Digital skills are not a static set of skills that apply to an individual in a particular job, but skills that are continuously changing to meet technological advances and are transferable to meet the needs of different situations. They are more than learning about a digital process or sequence to get a desired result, and more about the context; why, when and how. Then individuals are digitally confident to tackle different digital situations and tasks, because they have the necessary understanding and skills.
With awareness that technology helps a business increase capability and productivity the majority of employers now require staff that have the confidence and understanding to embrace technology. However, we are still hearing that education is not adequately preparing students with the appropriate digital skills for today’s workplace, or the workplace of the future. But, it isn’t just about how schools are developing the skills of students, but also that employers are often not aware of the digital skills staff require to get the most out of current technology and technology they may implement in the future.
There are many predictions that training will be of the upmost importance to businesses in 2019 due to skills shortages and digital transformation being driven by maintaining a competitive edge. We will always have the innovators and the followers; those that look at how technology can bring efficiencies to their business and keep them ahead of the competition, and those that implement technology because they fear losing out to the competition.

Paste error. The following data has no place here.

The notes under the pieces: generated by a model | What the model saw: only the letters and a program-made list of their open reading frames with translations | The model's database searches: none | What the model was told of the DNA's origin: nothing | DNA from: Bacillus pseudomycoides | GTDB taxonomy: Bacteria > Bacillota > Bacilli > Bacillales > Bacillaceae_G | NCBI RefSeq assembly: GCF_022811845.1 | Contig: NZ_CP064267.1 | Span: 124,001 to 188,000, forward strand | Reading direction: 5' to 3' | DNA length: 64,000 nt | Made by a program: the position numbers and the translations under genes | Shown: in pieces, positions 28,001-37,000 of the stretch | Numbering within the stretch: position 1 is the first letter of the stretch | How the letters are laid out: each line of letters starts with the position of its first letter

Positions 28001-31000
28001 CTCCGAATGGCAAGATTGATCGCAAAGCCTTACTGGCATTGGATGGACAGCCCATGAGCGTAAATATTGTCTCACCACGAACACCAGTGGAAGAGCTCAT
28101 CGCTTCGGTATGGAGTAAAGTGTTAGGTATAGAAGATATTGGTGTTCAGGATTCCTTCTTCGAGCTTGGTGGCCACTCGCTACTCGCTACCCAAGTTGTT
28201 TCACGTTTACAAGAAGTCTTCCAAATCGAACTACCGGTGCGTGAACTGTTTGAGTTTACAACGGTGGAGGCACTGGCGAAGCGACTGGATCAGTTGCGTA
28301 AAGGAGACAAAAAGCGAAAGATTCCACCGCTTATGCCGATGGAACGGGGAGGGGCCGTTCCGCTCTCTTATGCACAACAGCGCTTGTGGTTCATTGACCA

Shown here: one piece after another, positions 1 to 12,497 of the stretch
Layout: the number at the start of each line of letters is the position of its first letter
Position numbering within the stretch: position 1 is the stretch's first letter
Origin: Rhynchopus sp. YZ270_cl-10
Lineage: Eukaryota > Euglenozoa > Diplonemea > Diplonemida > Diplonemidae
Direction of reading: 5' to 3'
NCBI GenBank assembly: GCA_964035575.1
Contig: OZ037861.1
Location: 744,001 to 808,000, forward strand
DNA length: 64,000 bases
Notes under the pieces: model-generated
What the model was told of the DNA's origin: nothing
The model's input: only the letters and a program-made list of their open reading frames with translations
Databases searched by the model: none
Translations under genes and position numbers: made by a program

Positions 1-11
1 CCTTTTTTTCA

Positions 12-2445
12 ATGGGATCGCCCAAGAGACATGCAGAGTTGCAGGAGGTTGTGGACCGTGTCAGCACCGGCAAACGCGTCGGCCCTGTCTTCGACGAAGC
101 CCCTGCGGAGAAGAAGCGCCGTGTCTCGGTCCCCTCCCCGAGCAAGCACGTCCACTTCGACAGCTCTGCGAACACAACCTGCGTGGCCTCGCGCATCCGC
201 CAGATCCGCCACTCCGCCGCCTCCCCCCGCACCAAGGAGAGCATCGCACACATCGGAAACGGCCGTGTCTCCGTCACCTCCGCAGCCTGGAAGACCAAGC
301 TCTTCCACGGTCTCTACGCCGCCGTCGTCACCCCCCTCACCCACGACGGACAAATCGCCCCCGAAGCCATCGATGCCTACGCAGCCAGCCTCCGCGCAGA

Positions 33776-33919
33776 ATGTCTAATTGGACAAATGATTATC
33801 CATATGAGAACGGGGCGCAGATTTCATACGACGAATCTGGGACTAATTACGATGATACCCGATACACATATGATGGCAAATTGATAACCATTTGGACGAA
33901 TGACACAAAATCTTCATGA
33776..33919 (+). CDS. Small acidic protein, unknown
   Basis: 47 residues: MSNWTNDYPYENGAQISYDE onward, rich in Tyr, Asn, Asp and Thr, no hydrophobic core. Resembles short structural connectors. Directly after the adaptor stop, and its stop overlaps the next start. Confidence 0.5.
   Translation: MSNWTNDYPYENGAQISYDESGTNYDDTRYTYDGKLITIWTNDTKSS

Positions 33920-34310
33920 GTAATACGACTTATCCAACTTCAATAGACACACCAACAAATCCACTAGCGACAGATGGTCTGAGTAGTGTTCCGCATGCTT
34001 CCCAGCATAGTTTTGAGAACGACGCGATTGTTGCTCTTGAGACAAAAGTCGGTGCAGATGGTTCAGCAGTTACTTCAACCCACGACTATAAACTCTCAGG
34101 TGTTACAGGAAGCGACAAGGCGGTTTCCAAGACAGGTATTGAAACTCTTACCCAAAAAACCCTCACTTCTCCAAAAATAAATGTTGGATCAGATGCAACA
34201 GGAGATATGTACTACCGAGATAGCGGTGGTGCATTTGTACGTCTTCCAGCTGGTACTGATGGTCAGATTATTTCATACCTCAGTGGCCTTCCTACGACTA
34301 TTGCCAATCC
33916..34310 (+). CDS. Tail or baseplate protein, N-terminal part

As a company that depends totally on technology and is continually looking at how technology can improve not only our own business, but those of our customers too, we have put together our top ten necessary workplace digital skills. These will change over time as technology evolves:
1. Cyber and data security
Data is changing the way people and organisations work across the world. It is digitally stored, manipulated and read information which is critical to most organisations, whether research, personal, transactional, web or sensor data (e.g. digital measurement of heart rate or temperature). Loss of data through a cyber-attack or non-compliance of data regulations can be hugely damaging and can mean the end of a business. Cybercrime is increasing year on year with almost 50% of businesses now experiencing a cyber-attack. So it is critically important that employees have a good understanding of how to minimise the risks of a cyber-attack, maintain the safeguarding of their employer’s data and ensure data compliance.